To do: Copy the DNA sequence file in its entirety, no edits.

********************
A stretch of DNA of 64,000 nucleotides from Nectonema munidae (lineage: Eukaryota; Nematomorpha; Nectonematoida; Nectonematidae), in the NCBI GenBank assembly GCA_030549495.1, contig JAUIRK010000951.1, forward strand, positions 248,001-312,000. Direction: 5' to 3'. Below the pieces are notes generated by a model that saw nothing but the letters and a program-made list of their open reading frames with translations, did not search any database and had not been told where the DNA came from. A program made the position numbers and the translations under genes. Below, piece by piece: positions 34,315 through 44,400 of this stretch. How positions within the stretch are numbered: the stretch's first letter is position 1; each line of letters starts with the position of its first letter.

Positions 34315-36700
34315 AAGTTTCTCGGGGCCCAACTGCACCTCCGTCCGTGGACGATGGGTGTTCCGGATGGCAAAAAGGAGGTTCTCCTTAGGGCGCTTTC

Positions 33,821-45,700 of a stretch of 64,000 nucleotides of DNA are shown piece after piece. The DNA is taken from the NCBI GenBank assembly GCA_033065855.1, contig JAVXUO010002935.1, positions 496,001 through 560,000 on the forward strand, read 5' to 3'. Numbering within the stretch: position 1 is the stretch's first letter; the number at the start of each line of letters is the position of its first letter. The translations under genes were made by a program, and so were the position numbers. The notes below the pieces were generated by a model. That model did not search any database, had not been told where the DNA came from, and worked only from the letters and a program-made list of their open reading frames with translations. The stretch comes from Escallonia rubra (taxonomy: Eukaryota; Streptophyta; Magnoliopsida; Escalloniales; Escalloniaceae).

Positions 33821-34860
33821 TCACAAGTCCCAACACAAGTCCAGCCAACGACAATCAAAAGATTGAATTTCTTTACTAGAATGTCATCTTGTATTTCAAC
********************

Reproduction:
A stretch of DNA of 64,000 nucleotides from Nectonema munidae (lineage: Eukaryota; Nematomorpha; Nectonematoida; Nectonematidae), in the NCBI GenBank assembly GCA_030549495.1, contig JAUIRK010000951.1, forward strand, positions 248,001-312,000. Direction: 5' to 3'. Below the pieces are notes generated by a model that saw nothing but the letters and a program-made list of their open reading frames with translations, did not search any database and had not been told where the DNA came from. A program made the position numbers and the translations under genes. Below, piece by piece: positions 34,315 through 44,400 of this stretch. How positions within the stretch are numbered: the stretch's first letter is position 1; each line of letters starts with the position of its first letter.

Positions 34315-36700
34315 AAGTTTCTCGGGGCCCAACTGCACCTCCGTCCGTGGACGATGGGTGTTCCGGATGGCAAAAAGGAGGTTCTCCTTAGGGCGCTTTC

Positions 33,821-45,700 of a stretch of 64,000 nucleotides of DNA are shown piece after piece. The DNA is taken from the NCBI GenBank assembly GCA_033065855.1, contig JAVXUO010002935.1, positions 496,001 through 560,000 on the forward strand, read 5' to 3'. Numbering within the stretch: position 1 is the stretch's first letter; the number at the start of each line of letters is the position of its first letter. The translations under genes were made by a program, and so were the position numbers. The notes below the pieces were generated by a model. That model did not search any database, had not been told where the DNA came from, and worked only from the letters and a program-made list of their open reading frames with translations. The stretch comes from Escallonia rubra (taxonomy: Eukaryota; Streptophyta; Magnoliopsida; Escalloniales; Escalloniaceae).

Positions 33821-34860
33821 TCACAAGTCCCAACACAAGTCCAGCCAACGACAATCAAAAGATTGAATTTCTTTACTAGAATGTCATCTTGTATTTCAAC